Nuala Herron’s local people tell a unique story of Derry through art

Nuala Herron and self portrait.
Nuala Herron and self portrait.
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Award-winning artist Nuala Herron’s up-and-coming exhibition in Derry tells a story of the city through its people.

Showing at The Playhouse, Artillery Street, between November 9 and November 23, the exhibition features oil paintings and drawings of local people as a way of telling the story of the 2013 City of Culture through portraiture.

Civil rights activist Dermie McClenaghan is one of the local people depicted by Nuala Herron in her new exhibition at The Playhouse.

Civil rights activist Dermie McClenaghan is one of the local people depicted by Nuala Herron in her new exhibition at The Playhouse.

Derry-born Nuala says it’s people that make Derry what it is.

“As I had ten months to create the exhibition, I knew I could only paint and draw a certain number of people. I tried to choose a variety of characters from three different generations, from both sides of the city, who contribute to the fabric of the city in a meaningful way.

“I wanted to represent people who weren’t necessarily recognised for their contribution to the city and not in any way commercial. I included myself in this group mainly because it was convenient and practical to start by painting myself. But, I suppose, I would fit into this category as I wouldn’t consider myself a well-known artist in the city and, like many local artists, have often been rejected for funding and applications to exhibit in galleries within the city.

“I have exhibited internationally and been painting for a long time but would not be known by many people in Derry.”

Well-known local GP, Dr. Vincent Cavanagh, is one of the local people painted by Nuala Herron.

Well-known local GP, Dr. Vincent Cavanagh, is one of the local people painted by Nuala Herron.

Nuala’s “selection of faces” for the exhibition include a photographer, singer/songwriter, music producers, a writer, and a doctor.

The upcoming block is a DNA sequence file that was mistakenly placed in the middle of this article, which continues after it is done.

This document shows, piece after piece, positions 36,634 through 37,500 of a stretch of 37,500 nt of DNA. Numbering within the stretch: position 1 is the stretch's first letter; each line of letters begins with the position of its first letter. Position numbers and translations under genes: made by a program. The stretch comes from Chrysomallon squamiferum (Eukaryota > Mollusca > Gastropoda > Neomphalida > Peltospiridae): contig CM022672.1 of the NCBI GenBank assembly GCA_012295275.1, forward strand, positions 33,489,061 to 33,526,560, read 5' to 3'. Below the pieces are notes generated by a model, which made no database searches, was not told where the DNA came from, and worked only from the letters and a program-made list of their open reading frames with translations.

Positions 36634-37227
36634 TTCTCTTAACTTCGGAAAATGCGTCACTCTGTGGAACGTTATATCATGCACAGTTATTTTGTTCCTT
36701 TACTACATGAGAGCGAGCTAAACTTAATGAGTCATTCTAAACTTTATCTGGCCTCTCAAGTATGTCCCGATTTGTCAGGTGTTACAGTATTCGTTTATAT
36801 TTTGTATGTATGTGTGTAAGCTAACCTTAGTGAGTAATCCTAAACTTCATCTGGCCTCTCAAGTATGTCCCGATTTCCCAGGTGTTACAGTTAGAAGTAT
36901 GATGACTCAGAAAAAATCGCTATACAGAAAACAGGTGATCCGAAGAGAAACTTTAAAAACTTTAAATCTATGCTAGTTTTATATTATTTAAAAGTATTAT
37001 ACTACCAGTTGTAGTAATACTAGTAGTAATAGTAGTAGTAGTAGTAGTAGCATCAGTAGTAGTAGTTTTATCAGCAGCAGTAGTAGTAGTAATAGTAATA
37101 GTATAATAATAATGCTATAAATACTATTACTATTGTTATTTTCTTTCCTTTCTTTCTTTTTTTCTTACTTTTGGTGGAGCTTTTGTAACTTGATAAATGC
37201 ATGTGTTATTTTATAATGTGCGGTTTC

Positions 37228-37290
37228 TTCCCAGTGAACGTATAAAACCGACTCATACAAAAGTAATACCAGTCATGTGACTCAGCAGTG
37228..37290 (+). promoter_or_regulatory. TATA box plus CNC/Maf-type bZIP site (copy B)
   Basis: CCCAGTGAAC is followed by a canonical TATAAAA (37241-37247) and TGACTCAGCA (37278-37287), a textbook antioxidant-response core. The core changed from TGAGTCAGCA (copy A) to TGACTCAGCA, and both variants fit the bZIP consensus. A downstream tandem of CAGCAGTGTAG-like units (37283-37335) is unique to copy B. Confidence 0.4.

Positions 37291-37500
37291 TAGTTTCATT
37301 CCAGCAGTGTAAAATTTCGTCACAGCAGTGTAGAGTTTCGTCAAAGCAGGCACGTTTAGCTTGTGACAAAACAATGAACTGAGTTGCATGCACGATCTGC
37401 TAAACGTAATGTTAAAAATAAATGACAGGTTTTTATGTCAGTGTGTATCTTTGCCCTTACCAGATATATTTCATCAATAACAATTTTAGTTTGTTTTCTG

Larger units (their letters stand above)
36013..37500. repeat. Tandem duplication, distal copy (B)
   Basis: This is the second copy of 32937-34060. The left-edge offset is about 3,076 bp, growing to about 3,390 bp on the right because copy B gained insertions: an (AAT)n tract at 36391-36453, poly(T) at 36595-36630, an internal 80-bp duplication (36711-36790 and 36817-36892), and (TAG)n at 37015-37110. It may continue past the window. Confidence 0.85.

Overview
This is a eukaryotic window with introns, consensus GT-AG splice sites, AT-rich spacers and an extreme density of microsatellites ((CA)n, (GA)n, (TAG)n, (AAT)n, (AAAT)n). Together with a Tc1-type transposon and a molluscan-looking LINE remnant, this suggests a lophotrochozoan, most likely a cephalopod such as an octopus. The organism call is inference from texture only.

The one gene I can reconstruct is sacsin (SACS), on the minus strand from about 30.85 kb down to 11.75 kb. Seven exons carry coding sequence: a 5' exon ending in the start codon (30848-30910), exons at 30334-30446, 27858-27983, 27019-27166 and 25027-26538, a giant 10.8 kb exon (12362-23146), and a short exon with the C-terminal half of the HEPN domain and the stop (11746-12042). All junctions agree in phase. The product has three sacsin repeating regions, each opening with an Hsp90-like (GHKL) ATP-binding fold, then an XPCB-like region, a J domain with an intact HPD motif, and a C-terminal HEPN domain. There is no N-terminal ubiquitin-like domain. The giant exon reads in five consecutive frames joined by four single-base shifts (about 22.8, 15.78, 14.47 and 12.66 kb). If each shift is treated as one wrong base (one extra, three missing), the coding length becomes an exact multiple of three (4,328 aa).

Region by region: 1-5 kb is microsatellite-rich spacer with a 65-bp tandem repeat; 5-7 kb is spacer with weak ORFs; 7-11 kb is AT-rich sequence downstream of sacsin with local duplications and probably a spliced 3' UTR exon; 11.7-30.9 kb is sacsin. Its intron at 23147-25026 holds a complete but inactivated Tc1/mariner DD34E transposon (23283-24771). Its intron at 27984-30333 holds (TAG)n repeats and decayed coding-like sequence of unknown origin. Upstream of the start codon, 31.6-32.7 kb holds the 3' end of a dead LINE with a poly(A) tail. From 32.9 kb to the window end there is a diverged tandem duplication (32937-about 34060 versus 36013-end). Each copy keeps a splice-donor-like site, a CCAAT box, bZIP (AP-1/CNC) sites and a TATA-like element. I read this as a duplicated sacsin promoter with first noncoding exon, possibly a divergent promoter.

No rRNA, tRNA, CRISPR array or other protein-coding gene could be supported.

“It helped that these people had great faces, such as Dermie McClenaghan, one of the many people in the city with a passion for civil rights and among those who were the backbone of the civil rights movement.”

Always interested in painting the human form, Nuala says representing it realistically is both difficult and challenging for any artist.

“For this reason, I’ve always been more interested in representational painting rather than abstract. My paintings often look quite abstract to begin with and some people might think they look better and finished after one day of painting! But I find it more satisfying to spend months on a painting and try to improve each time.

“Many artists have inspired me but, ultimately, I would like to be able to bring flesh to life in the way that Lucien Freud did. I love painting flesh and telling a story through paint. Although I started out painting from life, I now work from photographs as it’s more practical and can sometimes give me more freedom.

“I would like to return to painting from life and combine this with the aid of photographs...but I would need a bigger studio. I have always taught Art in secondary schools part-time to fund my practice. At the moment, I am teaching art to blind and special needs children which is very challenging and, at the same time, inspiring.”

Nuala says she chose to exhibit her new work in the gallery space in the main foyer of The Playhouse to make it as accessible as possible.

“The Playhouse will have many visitors from far and wide attending all the events so I felt the foyer space was an appropriate place to gain a wider audience.

Not hidden behind closed doors, the exhibition will, hopefully, be open and inviting - much like the local people of Derry.”

Everyone is welcome to join Nuala at the launch of the exhibition on Saturday, November 9 (6.30pm-8.30pm) at The Playhouse.